AnalyticsThe Quick Guide to Developing Customer Personas

The Quick Guide to Developing Customer Personas

In order to develop successful persona profiles, you need to know where to get the information and the right questions to ask. Here’s all the information you need to gather about your customers' behavior to create detailed customer personas.

market-research-word-cloudBy now most marketers have heard the word “personas” buzzing around the industry and how we need to know our audience. However, there is less discussion about how to actually go about conducting persona research.

In order to develop successful persona profiles, you need to know where to get the information and the right questions to ask.

If you want to create detailed customer personas, then you’ll need to gather the following information about your customers’ behavior.

Where to Get Persona Information

Before diving into what specifically to ask, you need to know where to gather the information. Just like all good research, you want to gather a statistically significant amount of data directly from the source – your customers.

When developing personas, consider taking the following steps:

Analyze Your Analytics

One of the easiest ways to seed information related to your audience is to look through your analytics account. It can provide information on the most visited pages, where your customers are converting, and how they got there. Knowing the keywords used to find your site and whether the page they landed on provided the information (bounce rate), you can learn more about your existing and potential customers purchasing path.

This is a good article describing the type of story you can paint using Analytics’ insights. Warning, it’s an oldie but a goodie.

Survey Your Existing Audience

If you have a customer email list, use it. The bigger the better, as the response rate for surveys tends to be low. However, given the proper incentive (think gift cards, money, etc.) you can usually expect at least a percentage of your customers to respond. The key is to make your survey easy to understand and relatively short.

While you should email a survey regardless of how many customers are on your list, a healthy pool would include 2,000 to 5,000 recipients so even if there is only a 10 percent response rate you have a significant number of results to analyze.

Interview Key Customers

Conducting a survey is a great way to recruit customers for a more thorough interview. Within your survey, ask if any of the participants would be interested in a follow-up interview, and make sure it is worth their while (a.k.a. more money, gift cards, etc.).

Plan to spend about 30 to 60 minutes interviewing these participants not only to gather more information about their survey but to also ask additional questions that will give you a better sense of their wants and needs.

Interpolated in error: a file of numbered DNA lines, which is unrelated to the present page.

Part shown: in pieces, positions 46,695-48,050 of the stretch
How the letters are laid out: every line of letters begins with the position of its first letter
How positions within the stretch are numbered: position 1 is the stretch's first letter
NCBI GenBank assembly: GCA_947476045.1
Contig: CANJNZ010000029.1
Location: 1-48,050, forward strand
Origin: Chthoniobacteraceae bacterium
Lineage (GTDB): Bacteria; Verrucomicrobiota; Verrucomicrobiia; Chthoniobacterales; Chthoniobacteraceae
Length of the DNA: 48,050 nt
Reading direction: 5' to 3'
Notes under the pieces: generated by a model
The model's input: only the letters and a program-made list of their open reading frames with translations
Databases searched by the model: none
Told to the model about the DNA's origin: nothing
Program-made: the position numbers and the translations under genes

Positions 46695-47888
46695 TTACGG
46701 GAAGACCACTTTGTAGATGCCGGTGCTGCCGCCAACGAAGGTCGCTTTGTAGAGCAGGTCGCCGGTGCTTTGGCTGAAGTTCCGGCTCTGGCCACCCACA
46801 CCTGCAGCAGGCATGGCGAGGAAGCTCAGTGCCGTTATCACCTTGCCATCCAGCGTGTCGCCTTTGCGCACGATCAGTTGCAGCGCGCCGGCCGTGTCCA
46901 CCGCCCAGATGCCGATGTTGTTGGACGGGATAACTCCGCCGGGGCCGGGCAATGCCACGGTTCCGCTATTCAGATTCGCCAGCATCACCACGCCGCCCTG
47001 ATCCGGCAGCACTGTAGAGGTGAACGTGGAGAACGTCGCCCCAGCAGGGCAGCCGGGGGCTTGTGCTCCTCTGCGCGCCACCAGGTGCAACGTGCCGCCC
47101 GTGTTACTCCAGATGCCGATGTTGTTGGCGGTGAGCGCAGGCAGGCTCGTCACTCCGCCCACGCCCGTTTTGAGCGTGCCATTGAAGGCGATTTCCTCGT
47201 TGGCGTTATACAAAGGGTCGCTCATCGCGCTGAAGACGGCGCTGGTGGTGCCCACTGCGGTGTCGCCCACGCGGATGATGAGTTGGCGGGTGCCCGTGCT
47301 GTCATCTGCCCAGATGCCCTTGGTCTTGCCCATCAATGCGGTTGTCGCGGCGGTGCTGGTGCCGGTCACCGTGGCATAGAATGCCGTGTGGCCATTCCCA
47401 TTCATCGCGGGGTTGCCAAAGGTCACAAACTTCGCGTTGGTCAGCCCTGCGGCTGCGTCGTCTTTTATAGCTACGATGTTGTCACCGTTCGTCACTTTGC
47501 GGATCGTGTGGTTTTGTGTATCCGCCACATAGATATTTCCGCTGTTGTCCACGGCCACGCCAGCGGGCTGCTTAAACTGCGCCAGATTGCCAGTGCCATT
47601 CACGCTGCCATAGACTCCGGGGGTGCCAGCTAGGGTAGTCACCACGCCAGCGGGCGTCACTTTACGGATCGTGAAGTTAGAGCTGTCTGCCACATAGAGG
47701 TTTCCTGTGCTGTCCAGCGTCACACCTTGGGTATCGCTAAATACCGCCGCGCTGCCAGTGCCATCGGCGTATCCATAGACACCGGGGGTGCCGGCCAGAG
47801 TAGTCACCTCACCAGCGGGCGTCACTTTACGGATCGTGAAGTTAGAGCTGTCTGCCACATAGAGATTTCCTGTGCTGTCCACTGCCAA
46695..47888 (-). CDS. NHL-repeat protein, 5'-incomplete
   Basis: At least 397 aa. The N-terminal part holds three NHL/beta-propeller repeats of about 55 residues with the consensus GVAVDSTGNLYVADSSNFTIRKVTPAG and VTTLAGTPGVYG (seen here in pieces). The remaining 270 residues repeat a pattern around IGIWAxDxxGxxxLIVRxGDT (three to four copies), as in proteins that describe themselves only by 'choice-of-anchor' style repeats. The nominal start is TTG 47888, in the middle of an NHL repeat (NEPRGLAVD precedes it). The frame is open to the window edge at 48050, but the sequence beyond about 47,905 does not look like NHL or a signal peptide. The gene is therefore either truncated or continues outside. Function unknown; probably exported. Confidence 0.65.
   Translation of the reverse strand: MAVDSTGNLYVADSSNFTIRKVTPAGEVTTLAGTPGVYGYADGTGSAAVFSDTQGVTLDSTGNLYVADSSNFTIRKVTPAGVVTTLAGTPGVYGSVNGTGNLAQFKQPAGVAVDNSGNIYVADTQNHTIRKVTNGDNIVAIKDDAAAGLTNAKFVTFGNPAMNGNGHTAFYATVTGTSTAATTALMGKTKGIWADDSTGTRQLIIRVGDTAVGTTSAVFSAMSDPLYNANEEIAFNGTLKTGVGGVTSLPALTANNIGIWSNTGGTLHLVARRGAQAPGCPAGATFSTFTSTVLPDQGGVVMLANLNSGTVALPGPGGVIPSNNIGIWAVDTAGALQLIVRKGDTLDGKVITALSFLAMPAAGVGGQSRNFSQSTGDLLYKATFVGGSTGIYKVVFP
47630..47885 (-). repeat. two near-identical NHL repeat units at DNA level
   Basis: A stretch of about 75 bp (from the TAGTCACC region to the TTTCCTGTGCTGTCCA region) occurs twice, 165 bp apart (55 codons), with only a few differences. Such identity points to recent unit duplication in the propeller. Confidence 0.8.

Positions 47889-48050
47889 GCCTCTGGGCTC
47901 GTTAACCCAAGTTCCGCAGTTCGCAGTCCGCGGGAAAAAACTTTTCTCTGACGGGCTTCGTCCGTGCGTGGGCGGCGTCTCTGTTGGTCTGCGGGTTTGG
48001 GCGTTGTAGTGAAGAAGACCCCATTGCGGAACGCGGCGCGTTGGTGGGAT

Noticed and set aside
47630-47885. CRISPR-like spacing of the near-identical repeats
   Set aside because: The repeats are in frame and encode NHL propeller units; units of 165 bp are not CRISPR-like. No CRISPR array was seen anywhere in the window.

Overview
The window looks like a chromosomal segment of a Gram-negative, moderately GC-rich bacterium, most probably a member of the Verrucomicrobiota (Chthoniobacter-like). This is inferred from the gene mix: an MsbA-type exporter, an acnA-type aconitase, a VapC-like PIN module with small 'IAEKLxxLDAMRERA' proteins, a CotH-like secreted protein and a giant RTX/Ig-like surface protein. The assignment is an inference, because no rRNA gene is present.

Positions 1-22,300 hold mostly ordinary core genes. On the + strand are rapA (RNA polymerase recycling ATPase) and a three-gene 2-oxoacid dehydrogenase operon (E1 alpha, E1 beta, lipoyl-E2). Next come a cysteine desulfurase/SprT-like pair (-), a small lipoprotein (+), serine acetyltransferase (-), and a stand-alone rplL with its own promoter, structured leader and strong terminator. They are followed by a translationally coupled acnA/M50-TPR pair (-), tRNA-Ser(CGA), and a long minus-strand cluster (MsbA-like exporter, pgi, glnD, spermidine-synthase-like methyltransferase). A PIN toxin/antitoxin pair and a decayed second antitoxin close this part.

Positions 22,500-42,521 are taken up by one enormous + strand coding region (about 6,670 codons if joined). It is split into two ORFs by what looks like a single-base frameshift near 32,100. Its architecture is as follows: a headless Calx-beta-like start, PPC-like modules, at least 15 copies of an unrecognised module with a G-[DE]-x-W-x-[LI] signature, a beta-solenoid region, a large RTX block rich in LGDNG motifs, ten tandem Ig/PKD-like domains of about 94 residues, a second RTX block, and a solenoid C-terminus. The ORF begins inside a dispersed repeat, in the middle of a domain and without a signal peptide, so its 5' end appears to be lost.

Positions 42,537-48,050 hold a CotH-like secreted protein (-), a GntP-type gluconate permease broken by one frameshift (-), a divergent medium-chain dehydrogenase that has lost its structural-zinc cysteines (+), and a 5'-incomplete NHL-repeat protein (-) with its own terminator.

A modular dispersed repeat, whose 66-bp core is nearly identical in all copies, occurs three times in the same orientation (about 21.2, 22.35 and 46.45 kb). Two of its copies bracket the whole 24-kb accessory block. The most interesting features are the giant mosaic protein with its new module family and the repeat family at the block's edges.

It’s impossible to say exactly how many interviews you will need to conduct because it will vary by business. However, plan to interview at least 5-10 at first and determine if you need more data after analyzing the quality of the interviews and survey results.

Recruit Additional Research Participants

The format of gathering information will be pretty standard regardless of the group, as surveys, interviews, and sometimes focus groups are the norm. However, there are some additional outlets you can utilize to recruit potential research participants.

  1. Turn to reviews: If your business tends to receive online reviews from customers, search the web to find both good andbad reviews. Reach out to these customers and ask them for an interview. The key is learning from the customers who had a poor experience because they will give you more insights into your business’ weaknesses.
  2. Outsource to a difference audience: Consider using tools like Mechanical Turk to get a more unbiased sample of research participants. This is typically more helpful if you have a recognizable brand, but some tools may have options for seeding participants based on their experience with your business. There is also an option to get more creative than just interviews/surveys with these tools, such as leveraging heat maps or screen shares to see how these participants perform specific tasks.
  3. Conduct some outreach to find relevant participants: Sending out a few emails to recruit some potential interview or survey participants could also provide significant results. For example, if your customers could also potentially be bloggers, reach out to a few key influencers for more research. Use networks like HARO. Even social media groups could offer a jackpot of different opinions. Get creative and you may find new sources of information in the least expected placed.

What Information You Need to Gather

Once you know who to ask, the trick is to ask the right questions. Remember, you want to be able to determine without outright asking:

  • How much content they consume at different stages of the buying process.
  • How the format of content they consume changes throughout the buying process.
  • The driving factors and pain points that lead to purchasing decisions.
  • Who and what influences their purchasing decisions (sources of influence).
  • Their role in the decision-making process.
  • Most common objections to your product/services (the perceived barriers).
  • Where they go for information.

While the exact questions will vary depending on your niche. After gathering the appropriate data, you’ll be able to create hypothetical customer profiles and be on your way to memorable persona stories for your company to embrace.

Image courtesy of Bigstock Photos


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